Just last month, Netherlands-based LUXeXcel announced a new partnership with Edmund Optics to bring 3D printed plastic optics to the photonics industry. LUXeXcel‘s announcement then just got the ball rolling, as now they’ve just released news of progress on another front, as they’ve teamed up with a second optics company in another working partnership. Massachusetts-based Lambda Research, which designs optical design and illumination software, including their flagship TracePro software, is now working with LUXeXcel toward the production of custom-textured lens arrays.
“LUXeXceL’s printing process and TracePro are complementary for optics designers in their quest to design the best solution for every project, not having to compromise with standard, less optimal, products,” said Richard van de Vrie, president and founder of LUXeXcel. “[This provides] optical designers with full control over the light distribution, ensuring speed and reduction of project costs.”
By bringing these technologies together, the aim is to allow for “mass customization” of plastic-made optical components, including textured lenses, that can be created to exacting specifications.
Their process starts with TracePro software, Lambda Research’s illumination and optical design software, in which optical designers create prototype designs that can be exported as CAD files for 3D printing.
“TracePro software simulates the distribution of the light and the luminous intensity,” said Lambda Research’s VP of Sales and Marketing, Michael Gauvin. “This will give designers insight into how the light distrbution of their printed product will look like.”
A “high-quality, commercially viable” lens array was created to showcase the integrated benefits of the partnership. Using TracePro Texture Optimizer, the design was created to diffuse light across the array due to texture and depth variations. TracePro is able to integrate LUXeXcel materials into its design consideration, so designers can see the qualities of the materials and how they will affect the product’s light output.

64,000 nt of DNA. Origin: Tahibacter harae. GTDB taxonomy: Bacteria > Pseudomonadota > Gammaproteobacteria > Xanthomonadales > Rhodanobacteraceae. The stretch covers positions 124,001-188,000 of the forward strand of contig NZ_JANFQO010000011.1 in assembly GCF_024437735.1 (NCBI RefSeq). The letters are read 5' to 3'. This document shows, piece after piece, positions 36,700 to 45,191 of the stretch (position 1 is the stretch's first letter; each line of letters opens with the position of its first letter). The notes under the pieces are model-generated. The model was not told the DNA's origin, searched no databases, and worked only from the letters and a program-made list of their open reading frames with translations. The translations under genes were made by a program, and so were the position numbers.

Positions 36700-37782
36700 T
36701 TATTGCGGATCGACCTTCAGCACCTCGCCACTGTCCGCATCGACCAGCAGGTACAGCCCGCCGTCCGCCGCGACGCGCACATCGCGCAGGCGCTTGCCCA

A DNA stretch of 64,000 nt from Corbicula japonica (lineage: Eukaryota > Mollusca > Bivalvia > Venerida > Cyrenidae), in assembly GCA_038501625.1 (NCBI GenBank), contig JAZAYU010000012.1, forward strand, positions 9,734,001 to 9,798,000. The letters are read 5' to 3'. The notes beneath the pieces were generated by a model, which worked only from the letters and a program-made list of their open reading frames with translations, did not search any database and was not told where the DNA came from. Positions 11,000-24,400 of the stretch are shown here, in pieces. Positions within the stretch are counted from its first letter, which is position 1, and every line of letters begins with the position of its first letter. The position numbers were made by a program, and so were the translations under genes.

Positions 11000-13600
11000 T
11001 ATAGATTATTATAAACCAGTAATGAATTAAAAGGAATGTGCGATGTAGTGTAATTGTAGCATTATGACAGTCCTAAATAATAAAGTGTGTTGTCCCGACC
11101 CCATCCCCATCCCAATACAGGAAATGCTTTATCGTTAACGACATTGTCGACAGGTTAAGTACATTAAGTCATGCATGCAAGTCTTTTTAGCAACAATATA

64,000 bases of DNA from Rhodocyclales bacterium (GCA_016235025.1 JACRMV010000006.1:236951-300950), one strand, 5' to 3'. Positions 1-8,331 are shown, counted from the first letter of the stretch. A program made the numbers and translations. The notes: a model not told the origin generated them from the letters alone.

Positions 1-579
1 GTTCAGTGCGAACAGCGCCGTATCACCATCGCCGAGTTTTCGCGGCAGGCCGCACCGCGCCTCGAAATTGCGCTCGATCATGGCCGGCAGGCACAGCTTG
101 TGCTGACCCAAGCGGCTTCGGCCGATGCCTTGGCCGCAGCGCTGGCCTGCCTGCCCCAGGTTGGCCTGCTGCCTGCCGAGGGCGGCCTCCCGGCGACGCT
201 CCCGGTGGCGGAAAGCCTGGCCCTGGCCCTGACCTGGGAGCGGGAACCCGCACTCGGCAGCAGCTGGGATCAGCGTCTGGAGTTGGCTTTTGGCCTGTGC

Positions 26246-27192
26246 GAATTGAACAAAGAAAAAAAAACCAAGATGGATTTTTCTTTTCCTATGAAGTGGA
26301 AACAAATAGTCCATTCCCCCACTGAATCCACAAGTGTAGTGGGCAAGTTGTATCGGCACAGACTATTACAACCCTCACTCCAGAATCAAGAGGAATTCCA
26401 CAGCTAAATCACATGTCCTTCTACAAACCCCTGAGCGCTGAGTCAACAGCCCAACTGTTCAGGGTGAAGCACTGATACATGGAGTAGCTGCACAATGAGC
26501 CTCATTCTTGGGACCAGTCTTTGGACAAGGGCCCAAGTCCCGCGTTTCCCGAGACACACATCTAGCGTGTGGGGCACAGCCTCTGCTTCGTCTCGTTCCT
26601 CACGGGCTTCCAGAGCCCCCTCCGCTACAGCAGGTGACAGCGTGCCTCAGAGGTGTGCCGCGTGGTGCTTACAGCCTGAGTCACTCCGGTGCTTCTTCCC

Once converted into and exported as a CAD file, LUXeXcel took the lead in 3D printing the pieces. The entire iterative process is shortened to a matter of days, a benefit of additive manufacturing enjoyed through a variety of industries where lowering both costs and lead times are hugely beneficial.
“The function of our created lens array is to provide randomized uniform light output with light either propagating through the part or reflecting off the part. The texture applied to the part is specific to take a non-uniform propagating light output and create uniform light,” said Lambda Research’s Gauvin. “This is achieved by varying the texture in such a way that strong light areas are reduced and weak light areas are supplanted by moving light from the strong light areas to the weaker ones.”
This partnership should provide some interesting results through the combination of the companies’ complementary technology offerings. Let us know what you think of LUXeXcel’s ongoing forays into 3D printing partnerships in the optics field in the LUXeXcel and Lambda Research forum thread over at 3DPB.com.